NEW ORLEANS (AP) — In the NBA city most familiar with "gris-gris," folks see no small measure of poetic justice in the fact that their team will dictate the fate of a coveted prospect named Zion.
Mystical explanations aside, the Pelicans are in the driver's seat now — but say they're in no hurry to disclose their plans for likely pick Zion Williamson or disgruntled All-Star Anthony Davis.
A franchise that looked downtrodden for months since Davis requested a mid-season trade has been suddenly buoyed by the leverage that comes with winning the NBA's draft lottery— and the option to pick the Duke star, widely seen as the best pro prospect since Davis entered the league in 2012.
"What it's doing to the franchise and to the city of New Orleans is probably not even measurable at this point," said David Griffin, hired just weeks ago as New Orleans' top basketball executive. "There's a groundswell of excitement that frankly is palpable.
"What has to come next is that we have to make it mean something. This is a lot of fun, but we've got to build a winner now."
It was welcome news for beleaguered sports fans in Louisiana, who had endured a rough start to 2019.
It started with the "NOLA no-call," a pair of missed penalties in the waning minutes of the NFC championship that likely cost the NFL's Saints a Super Bowl berth. Fans were so angry that many joined lawsuits against the league or attended parties on Super Bowl Sunday which featured re-runs of the Saints' 2010 title triumph instead of the most recent championship game between New England and the Los Angeles Rams.
Even at the major college level there was disappointment when one of LSU's best campaigns in program history was tainted by the suspension of coach Will Wade amid questions surrounding his recruiting tactics. Wade wasn't reinstated until after LSU was eliminated in the third round of the NCAA Tournament, and his future remains far from certain.
Political commentator James Carville — a Louisiana native, New Orleans resident and avid sports fan — said Wednesday that the recent series of setbacks had led him to adopt a pessimistic theory that, "We are a cursed people, and so all we're going to get is curses."
Then came Tuesday night's NBA draft lottery, which the Pelicans had a 6% chance of winning. In New Orleans, interest had focused more on seeing which other team would get the top overall pick and become more of a player in a potential Davis trade. Instead, the Pelicans got that pick, placing them in a stronger position to try to change Davis mind — or dictate more favorable trade terms.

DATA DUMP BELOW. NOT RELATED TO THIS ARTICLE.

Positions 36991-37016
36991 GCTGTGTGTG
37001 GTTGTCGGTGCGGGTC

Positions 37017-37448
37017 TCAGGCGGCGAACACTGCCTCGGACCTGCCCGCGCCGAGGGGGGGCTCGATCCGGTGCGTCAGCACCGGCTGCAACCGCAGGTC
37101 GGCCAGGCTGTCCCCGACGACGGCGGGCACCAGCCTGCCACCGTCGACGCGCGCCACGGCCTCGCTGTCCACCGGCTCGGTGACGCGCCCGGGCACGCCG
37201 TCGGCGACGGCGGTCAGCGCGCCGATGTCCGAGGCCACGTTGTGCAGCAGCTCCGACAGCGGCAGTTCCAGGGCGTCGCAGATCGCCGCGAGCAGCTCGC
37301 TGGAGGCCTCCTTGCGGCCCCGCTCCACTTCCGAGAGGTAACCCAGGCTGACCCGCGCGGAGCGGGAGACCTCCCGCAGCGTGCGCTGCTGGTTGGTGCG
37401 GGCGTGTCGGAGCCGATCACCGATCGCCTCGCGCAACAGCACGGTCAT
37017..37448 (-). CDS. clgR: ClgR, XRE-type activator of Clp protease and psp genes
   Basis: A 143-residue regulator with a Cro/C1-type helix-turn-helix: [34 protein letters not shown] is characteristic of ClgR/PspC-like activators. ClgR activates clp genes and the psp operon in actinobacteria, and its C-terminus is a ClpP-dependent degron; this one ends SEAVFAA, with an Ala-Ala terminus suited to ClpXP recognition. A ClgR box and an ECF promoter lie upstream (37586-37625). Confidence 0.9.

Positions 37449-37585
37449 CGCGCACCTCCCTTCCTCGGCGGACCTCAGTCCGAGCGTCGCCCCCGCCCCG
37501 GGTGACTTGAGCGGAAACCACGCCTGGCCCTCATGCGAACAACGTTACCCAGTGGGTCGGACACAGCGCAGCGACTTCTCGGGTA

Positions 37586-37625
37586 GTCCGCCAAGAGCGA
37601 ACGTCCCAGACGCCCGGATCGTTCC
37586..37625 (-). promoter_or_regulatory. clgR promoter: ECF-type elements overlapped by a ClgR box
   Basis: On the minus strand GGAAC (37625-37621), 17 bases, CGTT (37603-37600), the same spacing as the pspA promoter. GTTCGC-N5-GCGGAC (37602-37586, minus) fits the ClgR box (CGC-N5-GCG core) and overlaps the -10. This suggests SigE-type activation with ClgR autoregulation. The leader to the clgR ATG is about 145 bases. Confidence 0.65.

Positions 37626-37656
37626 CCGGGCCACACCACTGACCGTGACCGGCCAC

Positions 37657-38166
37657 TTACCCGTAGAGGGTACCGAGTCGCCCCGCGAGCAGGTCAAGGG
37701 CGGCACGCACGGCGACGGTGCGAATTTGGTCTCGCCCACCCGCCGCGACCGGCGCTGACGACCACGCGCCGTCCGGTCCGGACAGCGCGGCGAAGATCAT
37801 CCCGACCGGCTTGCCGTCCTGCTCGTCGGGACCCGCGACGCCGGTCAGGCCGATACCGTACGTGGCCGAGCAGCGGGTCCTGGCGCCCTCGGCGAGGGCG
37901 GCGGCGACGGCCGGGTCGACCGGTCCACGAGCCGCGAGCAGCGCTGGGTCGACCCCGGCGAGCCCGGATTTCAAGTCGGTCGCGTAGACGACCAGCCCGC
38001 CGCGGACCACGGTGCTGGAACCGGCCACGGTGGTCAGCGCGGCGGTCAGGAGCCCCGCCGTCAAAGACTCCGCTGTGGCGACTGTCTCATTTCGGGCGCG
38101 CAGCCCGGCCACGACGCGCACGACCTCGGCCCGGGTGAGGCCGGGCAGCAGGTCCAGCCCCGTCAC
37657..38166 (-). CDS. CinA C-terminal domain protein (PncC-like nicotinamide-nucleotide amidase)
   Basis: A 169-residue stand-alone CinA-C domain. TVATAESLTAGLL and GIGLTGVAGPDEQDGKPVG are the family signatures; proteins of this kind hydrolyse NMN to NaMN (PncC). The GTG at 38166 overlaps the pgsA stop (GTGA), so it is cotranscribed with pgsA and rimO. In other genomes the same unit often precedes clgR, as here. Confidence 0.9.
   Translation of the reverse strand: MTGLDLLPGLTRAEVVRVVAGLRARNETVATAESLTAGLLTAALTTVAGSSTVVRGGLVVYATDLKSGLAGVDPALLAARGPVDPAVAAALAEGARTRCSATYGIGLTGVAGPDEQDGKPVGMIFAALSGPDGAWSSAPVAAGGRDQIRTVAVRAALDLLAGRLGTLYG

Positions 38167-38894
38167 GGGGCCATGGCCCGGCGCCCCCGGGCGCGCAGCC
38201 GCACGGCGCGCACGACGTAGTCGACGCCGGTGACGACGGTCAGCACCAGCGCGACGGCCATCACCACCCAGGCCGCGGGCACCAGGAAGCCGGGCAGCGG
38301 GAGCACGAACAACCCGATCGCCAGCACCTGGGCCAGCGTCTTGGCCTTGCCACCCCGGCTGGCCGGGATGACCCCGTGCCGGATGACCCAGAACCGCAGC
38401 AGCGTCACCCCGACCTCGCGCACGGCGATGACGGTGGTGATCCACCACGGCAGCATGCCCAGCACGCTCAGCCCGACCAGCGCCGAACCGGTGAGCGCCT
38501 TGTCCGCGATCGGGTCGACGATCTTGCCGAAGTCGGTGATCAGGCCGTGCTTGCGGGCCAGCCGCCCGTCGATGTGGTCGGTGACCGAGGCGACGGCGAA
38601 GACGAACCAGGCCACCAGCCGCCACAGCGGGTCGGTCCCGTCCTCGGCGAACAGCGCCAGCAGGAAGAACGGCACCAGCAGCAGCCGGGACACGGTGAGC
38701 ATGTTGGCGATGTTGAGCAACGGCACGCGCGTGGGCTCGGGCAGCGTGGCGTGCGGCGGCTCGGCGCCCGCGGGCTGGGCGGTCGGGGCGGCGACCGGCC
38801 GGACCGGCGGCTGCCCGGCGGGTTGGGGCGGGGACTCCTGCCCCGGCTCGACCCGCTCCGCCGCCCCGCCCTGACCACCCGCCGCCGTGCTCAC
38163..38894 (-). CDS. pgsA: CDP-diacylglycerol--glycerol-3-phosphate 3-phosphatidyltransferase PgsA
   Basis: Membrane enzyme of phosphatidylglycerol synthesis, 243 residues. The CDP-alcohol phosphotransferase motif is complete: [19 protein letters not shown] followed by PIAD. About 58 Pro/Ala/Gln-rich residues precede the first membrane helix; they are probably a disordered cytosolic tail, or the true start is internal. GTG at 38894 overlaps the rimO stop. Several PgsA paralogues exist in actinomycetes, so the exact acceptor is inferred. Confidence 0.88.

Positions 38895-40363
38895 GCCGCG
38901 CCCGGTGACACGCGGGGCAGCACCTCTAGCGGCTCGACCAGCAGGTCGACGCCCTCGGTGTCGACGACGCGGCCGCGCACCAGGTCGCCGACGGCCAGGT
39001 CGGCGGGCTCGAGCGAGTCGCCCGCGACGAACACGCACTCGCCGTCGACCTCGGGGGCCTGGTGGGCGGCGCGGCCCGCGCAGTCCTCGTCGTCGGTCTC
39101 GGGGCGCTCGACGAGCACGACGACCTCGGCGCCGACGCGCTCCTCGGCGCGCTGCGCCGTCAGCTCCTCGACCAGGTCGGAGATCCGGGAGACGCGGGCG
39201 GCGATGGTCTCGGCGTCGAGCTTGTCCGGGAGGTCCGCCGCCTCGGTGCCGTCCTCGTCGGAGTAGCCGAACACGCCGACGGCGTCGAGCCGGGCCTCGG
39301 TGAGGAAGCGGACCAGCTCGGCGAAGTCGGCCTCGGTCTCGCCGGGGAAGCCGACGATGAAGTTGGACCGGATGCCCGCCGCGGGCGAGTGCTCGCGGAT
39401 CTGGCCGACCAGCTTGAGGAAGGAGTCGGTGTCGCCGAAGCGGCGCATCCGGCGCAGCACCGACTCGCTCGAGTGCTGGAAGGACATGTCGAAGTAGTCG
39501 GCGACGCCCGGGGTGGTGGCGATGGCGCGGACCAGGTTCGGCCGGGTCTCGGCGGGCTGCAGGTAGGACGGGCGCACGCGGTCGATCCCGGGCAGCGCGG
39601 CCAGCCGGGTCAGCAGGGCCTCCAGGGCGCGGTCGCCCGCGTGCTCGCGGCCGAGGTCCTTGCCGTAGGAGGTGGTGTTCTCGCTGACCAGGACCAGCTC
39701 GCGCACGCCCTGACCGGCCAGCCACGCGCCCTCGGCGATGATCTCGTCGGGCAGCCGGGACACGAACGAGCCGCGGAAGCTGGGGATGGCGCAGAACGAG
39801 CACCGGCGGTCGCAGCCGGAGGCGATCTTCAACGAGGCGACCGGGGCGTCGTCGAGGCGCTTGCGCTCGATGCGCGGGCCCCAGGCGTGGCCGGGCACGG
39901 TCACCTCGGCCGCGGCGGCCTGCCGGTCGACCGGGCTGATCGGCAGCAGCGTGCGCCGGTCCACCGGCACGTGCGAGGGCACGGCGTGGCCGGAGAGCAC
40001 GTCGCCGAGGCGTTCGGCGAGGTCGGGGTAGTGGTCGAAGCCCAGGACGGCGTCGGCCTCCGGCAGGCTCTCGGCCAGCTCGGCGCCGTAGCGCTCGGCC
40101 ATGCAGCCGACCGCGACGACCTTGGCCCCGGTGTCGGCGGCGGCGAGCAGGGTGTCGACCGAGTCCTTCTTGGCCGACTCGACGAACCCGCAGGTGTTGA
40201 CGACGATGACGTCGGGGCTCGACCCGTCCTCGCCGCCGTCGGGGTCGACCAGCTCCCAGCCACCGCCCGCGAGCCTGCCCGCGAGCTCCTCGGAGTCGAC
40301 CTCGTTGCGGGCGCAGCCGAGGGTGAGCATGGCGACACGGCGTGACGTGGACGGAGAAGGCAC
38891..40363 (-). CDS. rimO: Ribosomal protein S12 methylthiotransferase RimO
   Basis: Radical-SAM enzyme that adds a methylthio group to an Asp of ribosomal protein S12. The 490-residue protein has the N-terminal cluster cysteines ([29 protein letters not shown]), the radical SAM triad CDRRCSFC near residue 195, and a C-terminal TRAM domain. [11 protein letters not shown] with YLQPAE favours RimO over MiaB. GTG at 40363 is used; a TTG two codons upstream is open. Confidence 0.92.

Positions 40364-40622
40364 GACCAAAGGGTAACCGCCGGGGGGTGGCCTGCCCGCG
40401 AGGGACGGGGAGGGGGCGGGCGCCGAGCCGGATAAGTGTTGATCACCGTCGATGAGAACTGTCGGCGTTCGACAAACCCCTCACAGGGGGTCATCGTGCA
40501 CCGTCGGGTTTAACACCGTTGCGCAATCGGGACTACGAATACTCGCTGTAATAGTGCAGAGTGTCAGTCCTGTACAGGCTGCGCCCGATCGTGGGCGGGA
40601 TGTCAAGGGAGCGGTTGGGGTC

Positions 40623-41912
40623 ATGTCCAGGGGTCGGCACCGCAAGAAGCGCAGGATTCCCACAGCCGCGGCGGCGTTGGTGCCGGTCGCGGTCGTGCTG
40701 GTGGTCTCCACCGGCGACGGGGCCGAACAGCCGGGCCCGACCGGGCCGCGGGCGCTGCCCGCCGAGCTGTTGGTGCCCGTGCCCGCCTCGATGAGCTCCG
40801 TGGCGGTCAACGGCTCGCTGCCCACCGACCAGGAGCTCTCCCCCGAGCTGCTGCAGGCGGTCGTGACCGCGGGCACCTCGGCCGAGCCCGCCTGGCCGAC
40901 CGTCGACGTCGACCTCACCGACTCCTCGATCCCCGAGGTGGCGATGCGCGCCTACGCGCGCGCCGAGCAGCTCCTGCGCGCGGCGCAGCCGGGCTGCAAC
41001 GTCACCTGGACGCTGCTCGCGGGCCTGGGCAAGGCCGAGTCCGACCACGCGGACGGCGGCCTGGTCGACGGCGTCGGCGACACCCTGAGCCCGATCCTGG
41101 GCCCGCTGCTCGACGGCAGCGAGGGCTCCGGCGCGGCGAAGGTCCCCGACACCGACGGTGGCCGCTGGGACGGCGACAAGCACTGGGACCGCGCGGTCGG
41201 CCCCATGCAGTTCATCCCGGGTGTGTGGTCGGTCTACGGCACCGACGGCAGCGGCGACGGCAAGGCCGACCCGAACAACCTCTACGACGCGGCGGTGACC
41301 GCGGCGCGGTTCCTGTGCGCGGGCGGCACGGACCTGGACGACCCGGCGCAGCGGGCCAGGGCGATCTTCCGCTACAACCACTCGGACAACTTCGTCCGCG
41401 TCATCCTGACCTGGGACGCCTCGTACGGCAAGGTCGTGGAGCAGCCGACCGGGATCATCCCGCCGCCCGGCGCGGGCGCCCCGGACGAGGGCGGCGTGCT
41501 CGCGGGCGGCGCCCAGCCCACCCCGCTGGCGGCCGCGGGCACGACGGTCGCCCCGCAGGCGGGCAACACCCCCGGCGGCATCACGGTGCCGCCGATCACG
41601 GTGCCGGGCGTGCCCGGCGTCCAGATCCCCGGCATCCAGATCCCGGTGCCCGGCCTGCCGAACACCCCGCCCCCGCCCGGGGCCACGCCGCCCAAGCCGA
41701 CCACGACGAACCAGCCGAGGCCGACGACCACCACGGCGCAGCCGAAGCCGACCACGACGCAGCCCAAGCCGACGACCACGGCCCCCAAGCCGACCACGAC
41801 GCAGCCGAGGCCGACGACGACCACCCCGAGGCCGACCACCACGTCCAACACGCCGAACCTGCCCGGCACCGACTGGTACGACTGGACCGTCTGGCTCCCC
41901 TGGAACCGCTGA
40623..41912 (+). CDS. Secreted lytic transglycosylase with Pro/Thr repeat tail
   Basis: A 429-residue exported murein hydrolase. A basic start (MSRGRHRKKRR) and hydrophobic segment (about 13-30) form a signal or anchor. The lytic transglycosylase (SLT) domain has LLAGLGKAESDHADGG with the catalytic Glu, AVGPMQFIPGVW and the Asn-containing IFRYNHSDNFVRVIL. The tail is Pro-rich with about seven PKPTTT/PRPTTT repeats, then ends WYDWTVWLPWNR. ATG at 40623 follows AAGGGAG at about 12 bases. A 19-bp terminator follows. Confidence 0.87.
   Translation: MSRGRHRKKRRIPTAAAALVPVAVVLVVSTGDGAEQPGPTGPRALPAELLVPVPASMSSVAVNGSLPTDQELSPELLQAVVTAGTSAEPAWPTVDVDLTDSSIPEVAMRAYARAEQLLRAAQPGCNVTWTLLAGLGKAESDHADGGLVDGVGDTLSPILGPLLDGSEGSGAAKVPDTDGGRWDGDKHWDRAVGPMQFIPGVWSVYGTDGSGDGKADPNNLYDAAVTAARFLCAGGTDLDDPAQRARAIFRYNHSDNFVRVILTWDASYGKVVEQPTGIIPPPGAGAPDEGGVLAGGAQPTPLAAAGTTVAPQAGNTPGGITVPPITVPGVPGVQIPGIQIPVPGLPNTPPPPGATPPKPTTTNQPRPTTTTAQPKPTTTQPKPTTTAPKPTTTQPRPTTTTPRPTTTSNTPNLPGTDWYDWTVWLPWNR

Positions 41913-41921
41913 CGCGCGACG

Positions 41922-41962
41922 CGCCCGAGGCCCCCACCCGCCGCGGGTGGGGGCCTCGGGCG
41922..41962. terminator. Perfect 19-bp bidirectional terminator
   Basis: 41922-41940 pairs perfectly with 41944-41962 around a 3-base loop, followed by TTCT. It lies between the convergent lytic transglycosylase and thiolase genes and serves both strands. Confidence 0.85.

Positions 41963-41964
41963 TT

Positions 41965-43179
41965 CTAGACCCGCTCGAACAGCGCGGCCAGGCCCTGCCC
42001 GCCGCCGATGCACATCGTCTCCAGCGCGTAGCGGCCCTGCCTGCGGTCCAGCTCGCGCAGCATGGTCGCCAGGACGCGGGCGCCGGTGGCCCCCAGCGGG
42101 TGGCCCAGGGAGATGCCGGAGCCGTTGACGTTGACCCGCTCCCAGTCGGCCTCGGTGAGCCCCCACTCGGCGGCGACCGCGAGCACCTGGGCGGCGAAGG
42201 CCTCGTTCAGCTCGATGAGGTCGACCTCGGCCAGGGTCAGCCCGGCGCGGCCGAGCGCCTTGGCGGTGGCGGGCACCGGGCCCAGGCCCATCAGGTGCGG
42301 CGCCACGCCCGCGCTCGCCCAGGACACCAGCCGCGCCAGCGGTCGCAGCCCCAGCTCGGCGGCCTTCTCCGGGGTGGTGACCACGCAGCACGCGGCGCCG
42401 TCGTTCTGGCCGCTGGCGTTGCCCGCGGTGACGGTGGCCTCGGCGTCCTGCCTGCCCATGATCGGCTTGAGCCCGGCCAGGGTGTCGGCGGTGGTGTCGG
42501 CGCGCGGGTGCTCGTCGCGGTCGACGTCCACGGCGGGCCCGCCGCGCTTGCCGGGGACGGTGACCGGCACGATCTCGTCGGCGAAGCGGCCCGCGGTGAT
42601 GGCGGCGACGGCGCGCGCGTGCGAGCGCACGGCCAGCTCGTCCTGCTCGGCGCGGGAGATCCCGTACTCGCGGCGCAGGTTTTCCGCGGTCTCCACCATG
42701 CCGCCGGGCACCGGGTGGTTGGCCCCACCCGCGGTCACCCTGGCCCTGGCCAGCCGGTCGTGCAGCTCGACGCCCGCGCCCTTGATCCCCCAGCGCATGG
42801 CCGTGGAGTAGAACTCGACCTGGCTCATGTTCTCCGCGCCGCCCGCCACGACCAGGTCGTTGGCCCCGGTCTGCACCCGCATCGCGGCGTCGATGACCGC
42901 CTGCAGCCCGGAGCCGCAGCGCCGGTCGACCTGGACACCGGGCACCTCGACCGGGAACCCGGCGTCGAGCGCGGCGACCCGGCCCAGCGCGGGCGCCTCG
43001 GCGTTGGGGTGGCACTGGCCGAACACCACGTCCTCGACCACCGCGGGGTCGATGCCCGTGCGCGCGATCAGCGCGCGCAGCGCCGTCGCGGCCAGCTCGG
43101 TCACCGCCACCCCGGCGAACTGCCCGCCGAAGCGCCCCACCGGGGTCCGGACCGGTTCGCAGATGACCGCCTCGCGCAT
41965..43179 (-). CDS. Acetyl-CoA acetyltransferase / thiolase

"This is big," said Carville, a Pelicans season ticket holder along with his wife, and fellow political commentator, Mary Matalin. "It's good for the psyche of everybody."
Pelicans coach Alvin Gentry stood up and joyously shouted an expletive when New Orleans was announced as the lottery winner, after which he apologized with a grin, sat back down and put both hands on his head.
Pelicans ticket office staff celebrated wildly with shouts, leaps and hugs.
Owner Gayle Benson's decision to hire Griffin, who announced at his introduction last month that he would not make a coaching change , combined with the New Orleans' top draft position, represent a sharp turn in fortune for Gentry after a trying year that began with last summer's defections during free agency of DeMarcus Cousins and Rajon Rondo.
But it could take a while to see how the Pelicans' lottery luck plays out.
Griffin, the club's executive vice president of basketball operations, foreshadowed a deliberate approach to dealing with Davis, who is under contract through next season.
"I want Anthony Davis to be part of this," Griffin said. "If Anthony wants to buy into that, then that's fantastic. And if he doesn't, then we'll deal with it when it becomes appropriate. But this isn't something for me where that answer happens because of a conversation. That answer is going to reveal itself over a period of time."
Griffin also stopped short of confirming that the Pelicans would draft Williamson — albeit for reasons relating more to his insistence on adhering to his own managerial process than because of any doubts about the 6-foot-7, 285-pound Duke star.
"We just have to know what the fit is like among those people in the pool for us in terms of who we thought were the most elite players," Griffin said, emphasizing that "there was more than one" such player.
"Everybody wants to look at this as this is a fait accompli. If that were true, we would have gotten up there with somebody's jersey in our hands," Griffin said. "I'm not saying there's anything at all derogatory about Zion in any way. What I'm saying is ... you can hope that people are like-minded, but until you talk about what matters to you and you sit in a room together, it's hard to know."
One thing is for sure, it's nice to have options.